Sen. Dianne Feinstein, chair of the Senate Intelligence Committee, has released the following Statement on NSA Compliance, in response to the Washington Post’s leaked internal NSA audit.
“By law, the Intelligence Committee receives roughly a dozen reports every year on FISA activities, which include information about compliance issues. Some of these reports provide independent analysis by the offices of the inspectors general in the intelligence community. The committee does not receive the same number of official reports on other NSA surveillance activities directed abroad that are conducted pursuant to legal authorities outside of FISA (specifically Executive Order 12333), but I intend to add to the committee’s focus on those activities.
“The committee has been notified—and has held briefings and hearings—in cases where there have been significant FISA compliance issues. In all such cases, the incidents have been addressed by ending or adapting the activity.
“The large majority of NSA’s so-called ‘compliance incidents’ are called ‘roaming’ incidents, in which the NSA is collecting the phone or electronic communications of a non-American outside the United States, and that person then enters the United States. The NSA generally won’t know that the person has traveled to the United States. As the laws and rules governing NSA surveillance require different procedures once someone enters the U.S.—generally to require a specific FISA court order—NSA will cite this as a ‘compliance incident,’ and either cease the surveillance or obtain the required FISA court order. The majority of these ‘compliance incidents’ are, therefore, unintentional and do not involve any inappropriate surveillance of Americans.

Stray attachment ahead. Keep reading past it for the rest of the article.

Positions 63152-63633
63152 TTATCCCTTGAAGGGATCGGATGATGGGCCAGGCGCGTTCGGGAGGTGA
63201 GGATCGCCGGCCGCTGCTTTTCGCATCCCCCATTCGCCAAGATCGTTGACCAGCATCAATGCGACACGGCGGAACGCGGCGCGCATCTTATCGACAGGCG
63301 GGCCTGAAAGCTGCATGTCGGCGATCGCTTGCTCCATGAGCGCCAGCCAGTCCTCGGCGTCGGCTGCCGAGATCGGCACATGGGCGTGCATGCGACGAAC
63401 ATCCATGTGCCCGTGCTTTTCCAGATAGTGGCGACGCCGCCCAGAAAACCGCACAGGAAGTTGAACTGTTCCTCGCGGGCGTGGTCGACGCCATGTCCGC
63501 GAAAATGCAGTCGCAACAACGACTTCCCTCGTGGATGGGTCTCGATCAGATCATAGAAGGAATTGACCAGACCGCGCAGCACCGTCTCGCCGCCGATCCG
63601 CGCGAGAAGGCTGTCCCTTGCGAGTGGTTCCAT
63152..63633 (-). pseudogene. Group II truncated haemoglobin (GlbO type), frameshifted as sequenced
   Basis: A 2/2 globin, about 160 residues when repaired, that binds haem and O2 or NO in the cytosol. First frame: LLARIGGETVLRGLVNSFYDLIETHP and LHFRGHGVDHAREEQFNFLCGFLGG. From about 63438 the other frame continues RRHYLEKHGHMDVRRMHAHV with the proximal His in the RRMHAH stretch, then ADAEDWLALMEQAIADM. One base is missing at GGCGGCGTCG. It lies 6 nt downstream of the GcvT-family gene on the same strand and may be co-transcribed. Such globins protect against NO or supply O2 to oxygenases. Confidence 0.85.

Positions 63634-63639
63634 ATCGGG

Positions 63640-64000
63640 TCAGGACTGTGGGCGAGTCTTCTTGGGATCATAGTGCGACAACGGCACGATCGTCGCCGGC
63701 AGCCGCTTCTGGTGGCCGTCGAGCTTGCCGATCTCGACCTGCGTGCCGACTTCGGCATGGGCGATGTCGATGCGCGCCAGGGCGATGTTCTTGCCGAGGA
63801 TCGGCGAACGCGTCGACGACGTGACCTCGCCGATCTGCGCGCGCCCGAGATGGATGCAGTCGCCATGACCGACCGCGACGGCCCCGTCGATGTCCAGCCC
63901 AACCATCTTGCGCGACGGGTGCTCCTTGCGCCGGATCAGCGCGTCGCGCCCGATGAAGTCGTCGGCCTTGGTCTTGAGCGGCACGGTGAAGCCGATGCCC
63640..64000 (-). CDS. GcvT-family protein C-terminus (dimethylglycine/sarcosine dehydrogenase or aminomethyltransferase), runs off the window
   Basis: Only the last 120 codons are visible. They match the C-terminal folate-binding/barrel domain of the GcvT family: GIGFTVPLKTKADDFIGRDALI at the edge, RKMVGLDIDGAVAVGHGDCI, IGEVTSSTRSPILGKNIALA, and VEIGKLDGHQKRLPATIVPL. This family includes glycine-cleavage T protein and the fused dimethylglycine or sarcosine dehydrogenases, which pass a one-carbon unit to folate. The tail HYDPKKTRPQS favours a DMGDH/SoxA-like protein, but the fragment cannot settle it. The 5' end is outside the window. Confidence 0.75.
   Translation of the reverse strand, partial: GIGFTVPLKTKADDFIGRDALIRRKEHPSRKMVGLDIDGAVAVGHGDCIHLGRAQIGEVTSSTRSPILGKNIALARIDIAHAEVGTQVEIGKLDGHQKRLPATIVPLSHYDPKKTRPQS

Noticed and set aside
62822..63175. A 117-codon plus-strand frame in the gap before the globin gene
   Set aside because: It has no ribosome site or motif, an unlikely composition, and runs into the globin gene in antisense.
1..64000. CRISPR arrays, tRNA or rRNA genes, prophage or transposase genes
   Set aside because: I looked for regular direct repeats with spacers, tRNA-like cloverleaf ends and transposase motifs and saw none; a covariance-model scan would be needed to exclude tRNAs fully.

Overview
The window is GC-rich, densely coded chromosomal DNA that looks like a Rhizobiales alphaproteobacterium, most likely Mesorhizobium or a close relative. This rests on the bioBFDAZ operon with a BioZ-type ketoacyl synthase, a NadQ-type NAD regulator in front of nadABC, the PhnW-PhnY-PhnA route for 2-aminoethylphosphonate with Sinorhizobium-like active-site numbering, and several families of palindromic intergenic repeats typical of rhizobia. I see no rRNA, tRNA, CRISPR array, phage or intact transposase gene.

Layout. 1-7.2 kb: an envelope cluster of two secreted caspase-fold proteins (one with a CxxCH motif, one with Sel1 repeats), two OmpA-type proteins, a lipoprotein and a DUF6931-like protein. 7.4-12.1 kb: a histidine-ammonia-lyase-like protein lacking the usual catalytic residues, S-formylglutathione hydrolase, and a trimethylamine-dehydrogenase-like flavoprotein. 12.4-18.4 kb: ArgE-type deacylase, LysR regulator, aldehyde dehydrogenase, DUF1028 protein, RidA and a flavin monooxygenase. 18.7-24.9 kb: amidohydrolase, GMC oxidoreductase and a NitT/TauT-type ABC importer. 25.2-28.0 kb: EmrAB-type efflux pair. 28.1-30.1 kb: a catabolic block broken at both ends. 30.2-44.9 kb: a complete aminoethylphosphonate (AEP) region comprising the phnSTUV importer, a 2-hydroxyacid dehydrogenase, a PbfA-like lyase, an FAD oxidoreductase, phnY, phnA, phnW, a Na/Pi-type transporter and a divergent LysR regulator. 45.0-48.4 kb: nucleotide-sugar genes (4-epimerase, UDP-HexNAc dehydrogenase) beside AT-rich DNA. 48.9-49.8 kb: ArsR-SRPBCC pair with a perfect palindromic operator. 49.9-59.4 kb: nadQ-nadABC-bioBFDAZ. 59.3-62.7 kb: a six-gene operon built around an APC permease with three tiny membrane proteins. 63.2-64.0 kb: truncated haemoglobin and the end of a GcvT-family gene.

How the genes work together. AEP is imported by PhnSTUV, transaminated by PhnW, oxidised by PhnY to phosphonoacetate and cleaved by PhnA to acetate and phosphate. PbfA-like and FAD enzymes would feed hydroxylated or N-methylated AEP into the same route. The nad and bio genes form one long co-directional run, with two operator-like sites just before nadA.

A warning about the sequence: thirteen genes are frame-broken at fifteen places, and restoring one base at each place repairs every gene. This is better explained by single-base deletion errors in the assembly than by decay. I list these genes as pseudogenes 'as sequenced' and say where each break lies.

“As I have said previously, the committee has never identified an instance in which the NSA has intentionally abused its authority to conduct surveillance for inappropriate purposes.
“I believe, however, that the committee can and should do more to independently verify that NSA’s operations are appropriate, and its reports of compliance incidents are accurate. This should include more routine trips to NSA by committee staff and committee hearings at which all compliance issues can be fully discussed.”
The document leaked by Edward Snowden and published by the Washington Post’s Barton Gellman supports this claim; read it for yourself below. I’ve gone through it twice now, and there’s no evidence in here of deliberate malicious activity on the NSA’s part, or on any NSA analyst’s part.
As Feinstein said, most of the incidents reported are “roaming” incidents. The second most likely cause of an incident report is human error when entering database queries. (Typos, anyone?)
There are other causes listed — mostly errors of one kind or another — and some cases in which information was inappropriately collected and/or stored, but not a single case in which any person is implicated in intentional abuse.
And another interesting note in the document: there are comprehensive automatic reporting systems in place, that caught the majority of these incidents.